When we think about what really sets us aside from the competition, it's our people.
Our team members boast an average of 20 years post-acute experience, many holding recent leadership positions--which means they have a pulse on what’s relevant NOW in the industry and can work with clients to strategize, optimize and transform post acute organizations. In addition to tenure and rank, our team members bring a diverse knowledge base to the table. We have experts in home health and hospice operations, technology, regulations, clinical processes and procedures and finance.
For example, meet Gina Creel.
We are beyond proud to have her on the Maxwell team. She's a seasoned nurse with more than 30 years of healthcare experience. She spent nearly 25 years working in Medicare certified home health agencies as director of clinical services and COO--assisting her agencies into the top 100, Top 500 and Home Care Elite positions.
Gina is knowledgeable in all aspects of home health. She is masterful in analyzing the clinical and operational aspects of home health agencies. After pinpointing areas for improvement, Gina leverages her vast experience to plan and help execute an effective growth and advancement strategy. Not only can Gina help agencies achieve all aspects of compliance, efficiency and optimization, she also has vast and specific experience assisting agencies with Homecare Homebase (HCHB) transitions. Gina is proficient in office user roles and has been training new users since 2007.
Considering we recently hosted the webinar, "CoP Regulatory Compliance Tips You Need to Know Now," we want to let you know about another specialty Gina brings to the table. She can help you and your agency complete a mock survey which will ensure you're prepared for the real thing. If you're interested, here's a note from Gina about what that entails:
With the new CoPs and CMS enforcing fines starting in 2019, agencies will need another set of eyes to assess where they excel and where they need additional attention before surveyors walk in.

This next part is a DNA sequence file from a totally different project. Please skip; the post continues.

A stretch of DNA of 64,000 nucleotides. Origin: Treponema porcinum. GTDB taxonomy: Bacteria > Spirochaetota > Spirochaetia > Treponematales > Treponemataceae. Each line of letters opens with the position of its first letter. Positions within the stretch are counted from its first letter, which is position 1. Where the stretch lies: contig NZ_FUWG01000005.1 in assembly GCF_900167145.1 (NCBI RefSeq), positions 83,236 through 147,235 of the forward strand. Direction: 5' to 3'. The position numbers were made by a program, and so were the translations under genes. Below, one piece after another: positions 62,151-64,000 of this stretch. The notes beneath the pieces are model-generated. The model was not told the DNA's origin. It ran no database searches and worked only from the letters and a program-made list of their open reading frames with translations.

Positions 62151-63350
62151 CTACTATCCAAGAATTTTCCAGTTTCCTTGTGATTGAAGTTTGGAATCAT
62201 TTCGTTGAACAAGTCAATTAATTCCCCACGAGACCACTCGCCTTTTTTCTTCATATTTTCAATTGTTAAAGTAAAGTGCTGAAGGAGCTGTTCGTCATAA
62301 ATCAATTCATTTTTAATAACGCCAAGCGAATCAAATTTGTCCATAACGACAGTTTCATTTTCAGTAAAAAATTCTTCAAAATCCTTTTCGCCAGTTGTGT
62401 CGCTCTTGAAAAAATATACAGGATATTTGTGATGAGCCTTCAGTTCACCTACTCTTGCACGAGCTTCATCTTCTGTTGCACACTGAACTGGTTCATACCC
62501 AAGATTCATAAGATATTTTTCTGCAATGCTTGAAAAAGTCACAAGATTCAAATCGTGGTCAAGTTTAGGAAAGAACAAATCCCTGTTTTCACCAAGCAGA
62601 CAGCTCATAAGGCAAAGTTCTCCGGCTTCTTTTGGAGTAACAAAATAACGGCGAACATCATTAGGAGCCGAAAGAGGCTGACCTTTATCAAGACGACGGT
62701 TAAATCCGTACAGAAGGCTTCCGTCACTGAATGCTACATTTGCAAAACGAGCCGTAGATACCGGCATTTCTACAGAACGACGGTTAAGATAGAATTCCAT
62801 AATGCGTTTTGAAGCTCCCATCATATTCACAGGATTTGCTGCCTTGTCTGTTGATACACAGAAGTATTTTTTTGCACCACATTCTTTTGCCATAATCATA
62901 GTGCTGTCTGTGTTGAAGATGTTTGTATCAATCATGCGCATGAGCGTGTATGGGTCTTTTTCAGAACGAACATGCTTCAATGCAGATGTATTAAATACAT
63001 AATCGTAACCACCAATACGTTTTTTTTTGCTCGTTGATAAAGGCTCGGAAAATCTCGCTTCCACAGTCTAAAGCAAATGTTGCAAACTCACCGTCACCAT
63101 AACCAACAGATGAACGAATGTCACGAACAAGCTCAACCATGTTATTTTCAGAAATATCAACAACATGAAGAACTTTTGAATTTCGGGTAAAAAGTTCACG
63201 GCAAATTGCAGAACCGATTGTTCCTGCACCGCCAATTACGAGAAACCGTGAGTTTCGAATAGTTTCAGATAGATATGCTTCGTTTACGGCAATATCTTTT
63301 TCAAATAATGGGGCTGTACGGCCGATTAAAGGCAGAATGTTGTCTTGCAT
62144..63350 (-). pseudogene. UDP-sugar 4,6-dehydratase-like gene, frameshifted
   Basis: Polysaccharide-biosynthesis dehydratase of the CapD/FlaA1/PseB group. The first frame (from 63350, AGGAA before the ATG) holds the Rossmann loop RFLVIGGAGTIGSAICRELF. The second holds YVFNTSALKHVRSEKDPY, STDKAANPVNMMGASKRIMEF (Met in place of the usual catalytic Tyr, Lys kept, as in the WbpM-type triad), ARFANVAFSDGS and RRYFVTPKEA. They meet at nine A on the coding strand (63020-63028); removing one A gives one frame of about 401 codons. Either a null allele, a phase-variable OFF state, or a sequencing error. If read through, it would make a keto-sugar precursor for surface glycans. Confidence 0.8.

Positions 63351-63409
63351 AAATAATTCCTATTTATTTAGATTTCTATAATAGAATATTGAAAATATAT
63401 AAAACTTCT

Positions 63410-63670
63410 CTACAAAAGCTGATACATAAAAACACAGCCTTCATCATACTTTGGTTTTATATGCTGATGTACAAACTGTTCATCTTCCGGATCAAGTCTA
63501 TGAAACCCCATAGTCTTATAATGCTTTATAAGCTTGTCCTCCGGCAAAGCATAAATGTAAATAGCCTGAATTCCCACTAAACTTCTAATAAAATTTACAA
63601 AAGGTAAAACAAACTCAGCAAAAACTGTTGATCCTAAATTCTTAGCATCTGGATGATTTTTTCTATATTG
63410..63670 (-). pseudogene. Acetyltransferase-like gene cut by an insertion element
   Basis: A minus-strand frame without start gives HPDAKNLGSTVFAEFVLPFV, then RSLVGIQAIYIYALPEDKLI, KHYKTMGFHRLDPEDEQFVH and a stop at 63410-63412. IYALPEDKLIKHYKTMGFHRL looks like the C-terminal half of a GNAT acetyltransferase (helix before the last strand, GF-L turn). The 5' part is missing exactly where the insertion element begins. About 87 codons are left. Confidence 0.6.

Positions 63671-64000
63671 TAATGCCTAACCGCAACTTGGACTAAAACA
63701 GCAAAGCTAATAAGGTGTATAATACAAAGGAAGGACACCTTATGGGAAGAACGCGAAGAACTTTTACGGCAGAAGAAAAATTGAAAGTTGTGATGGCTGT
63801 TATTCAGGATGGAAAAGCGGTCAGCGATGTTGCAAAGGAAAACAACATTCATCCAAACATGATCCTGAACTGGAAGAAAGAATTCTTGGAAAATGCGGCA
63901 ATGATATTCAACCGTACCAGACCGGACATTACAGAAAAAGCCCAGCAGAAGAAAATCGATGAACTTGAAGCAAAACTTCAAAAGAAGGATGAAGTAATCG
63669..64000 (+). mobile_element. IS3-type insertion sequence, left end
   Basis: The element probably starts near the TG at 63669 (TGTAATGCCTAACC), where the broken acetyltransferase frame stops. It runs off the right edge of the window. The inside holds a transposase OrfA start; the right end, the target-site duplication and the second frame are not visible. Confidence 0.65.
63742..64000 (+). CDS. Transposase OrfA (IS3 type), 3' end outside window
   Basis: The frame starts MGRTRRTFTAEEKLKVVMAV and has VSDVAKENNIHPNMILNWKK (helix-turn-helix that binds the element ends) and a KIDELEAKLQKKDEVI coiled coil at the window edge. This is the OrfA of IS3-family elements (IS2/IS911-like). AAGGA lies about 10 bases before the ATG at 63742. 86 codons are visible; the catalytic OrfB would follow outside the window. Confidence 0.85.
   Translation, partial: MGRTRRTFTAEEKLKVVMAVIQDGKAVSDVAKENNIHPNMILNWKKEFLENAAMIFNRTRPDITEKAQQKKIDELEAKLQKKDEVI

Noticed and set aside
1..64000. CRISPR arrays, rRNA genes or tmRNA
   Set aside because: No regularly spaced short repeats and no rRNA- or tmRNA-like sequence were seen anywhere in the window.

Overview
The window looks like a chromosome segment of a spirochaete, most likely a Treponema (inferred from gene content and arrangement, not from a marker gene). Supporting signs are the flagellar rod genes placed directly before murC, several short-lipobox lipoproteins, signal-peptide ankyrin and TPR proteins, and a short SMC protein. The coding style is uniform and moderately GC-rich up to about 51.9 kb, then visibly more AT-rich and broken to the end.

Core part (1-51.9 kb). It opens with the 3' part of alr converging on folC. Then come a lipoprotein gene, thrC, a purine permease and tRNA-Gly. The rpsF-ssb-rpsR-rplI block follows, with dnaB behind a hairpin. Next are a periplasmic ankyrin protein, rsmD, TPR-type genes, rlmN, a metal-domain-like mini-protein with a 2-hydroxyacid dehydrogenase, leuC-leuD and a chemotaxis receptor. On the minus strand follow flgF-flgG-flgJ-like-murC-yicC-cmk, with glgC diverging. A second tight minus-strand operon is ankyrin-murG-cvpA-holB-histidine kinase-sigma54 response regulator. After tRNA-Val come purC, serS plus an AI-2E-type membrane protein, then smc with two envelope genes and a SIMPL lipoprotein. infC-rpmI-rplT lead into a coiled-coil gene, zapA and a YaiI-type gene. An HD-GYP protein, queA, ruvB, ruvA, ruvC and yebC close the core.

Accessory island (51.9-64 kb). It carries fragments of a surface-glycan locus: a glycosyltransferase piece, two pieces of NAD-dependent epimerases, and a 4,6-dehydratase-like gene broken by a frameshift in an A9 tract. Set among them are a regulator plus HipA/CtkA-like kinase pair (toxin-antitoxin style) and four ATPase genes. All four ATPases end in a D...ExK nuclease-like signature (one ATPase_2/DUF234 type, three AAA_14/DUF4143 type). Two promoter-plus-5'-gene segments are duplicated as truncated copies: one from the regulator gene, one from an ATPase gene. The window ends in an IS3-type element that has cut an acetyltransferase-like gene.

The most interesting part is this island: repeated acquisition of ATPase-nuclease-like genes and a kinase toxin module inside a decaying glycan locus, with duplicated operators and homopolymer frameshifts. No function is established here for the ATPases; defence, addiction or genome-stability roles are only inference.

As the mock surveyor, I use the Surveyor’s Guide to the Interpretive guidelines and review the following and more:
Agency policies and procedures
Timeliness of care
Emergency preparedness plan
Quality improvement plan
To complete a mock survey successfully, the agency must have full buy in from top to bottom. It requires several days and issues may be uncovered that would beg for immediate attention and action.
Common issues identified often pertain to an agency's paper trail which can be quickly corrected. Bigger issues like patients in jeopardy are more crucial and demand immediate attention. It's essential that everyone on the team is ready and willing to dive in where necessary to make the exercise worthwhile.
After a harsh surveyor experience, an agency contacted us to come in and not only help them get back on track but also write the corrective action plan. We wrote the plan and helped the agency implement it. When the surveyors came back in, they said it looked like a totally different agency in the best way possible!
To help you get to know Gina a bit better, here's a convenient Q&A.
Q: Why are you passionate about home health and hospice?
A: After many years working in a hospital setting, I realized there were many individuals who would consistently come back to the hospital after discharge due to avoidable issues like forgetting to take their medicine or ignoring diet recommendations. Often, it came down to the fact these folks didn't have anyone they could rely on after hospitalization. I want to be that person for them.
In my early years of home health, I remember visiting a patient who had nothing to eat in her home except bacon. Because of her age and condition, she didn't have a way to get to the grocery store to buy anything else. Not only did she have nothing but bacon at home, but she had been eating it raw because she wasn't physically able to cook it for herself. Additionally, she wasn't taking her medications. This opened my eyes to the fact that once a patient leaves the hospital, it's easy for that patient to become endangered. Home health fills that gap.
Both of my parents received home health, one was fortunate to receive hospice, prior to their deaths. It was comforting to me while they were in home health and hospice that I could pick up the phone and get a report on my parents even though I lived hours away.
Q: What do you like to do for fun?
A: I love spending time with my three daughters and grandchildren. While the older two live out of state, it's always fun when they come home for a visit.
Cooking and experimenting with different seasonings has always been a passion. I pride myself on not using recipes. I like to try a new dish in a restaurant and then attempt to replicate at home. Dancing is another passion. My dad, who was 100% Cajun French, taught me how to dance before I could walk.